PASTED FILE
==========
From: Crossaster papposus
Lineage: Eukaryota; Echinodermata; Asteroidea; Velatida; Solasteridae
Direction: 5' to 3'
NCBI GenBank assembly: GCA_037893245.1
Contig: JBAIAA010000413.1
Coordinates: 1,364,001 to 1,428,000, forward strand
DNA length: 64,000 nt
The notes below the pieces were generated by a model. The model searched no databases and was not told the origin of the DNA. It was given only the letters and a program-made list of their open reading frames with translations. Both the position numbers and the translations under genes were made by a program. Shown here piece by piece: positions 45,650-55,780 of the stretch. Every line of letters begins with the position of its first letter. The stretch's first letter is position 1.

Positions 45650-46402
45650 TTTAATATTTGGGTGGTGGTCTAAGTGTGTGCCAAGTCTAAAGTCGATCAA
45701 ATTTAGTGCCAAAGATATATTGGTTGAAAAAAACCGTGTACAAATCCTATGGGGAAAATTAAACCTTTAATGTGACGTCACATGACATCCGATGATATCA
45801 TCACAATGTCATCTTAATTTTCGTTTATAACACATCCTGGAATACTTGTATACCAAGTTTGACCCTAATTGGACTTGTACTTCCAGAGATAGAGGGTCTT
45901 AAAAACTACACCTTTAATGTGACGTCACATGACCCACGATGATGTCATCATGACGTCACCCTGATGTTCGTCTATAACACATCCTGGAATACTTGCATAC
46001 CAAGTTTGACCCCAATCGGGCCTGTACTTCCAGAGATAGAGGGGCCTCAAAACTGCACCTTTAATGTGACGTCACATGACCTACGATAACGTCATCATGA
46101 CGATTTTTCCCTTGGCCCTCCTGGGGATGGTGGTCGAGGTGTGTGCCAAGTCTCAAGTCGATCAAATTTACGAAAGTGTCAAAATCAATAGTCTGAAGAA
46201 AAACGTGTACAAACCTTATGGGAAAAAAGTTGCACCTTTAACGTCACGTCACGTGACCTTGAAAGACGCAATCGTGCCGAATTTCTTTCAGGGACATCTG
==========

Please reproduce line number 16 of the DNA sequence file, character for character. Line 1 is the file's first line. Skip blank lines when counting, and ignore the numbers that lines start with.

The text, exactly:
46201 AAACGTGTACAAACCTTATGGGAAAAAAGTTGCACCTTTAACGTCACGTCACGTGACCTTGAAAGACGCAATCGTGCCGAATTTCTTTCAGGGACATCTG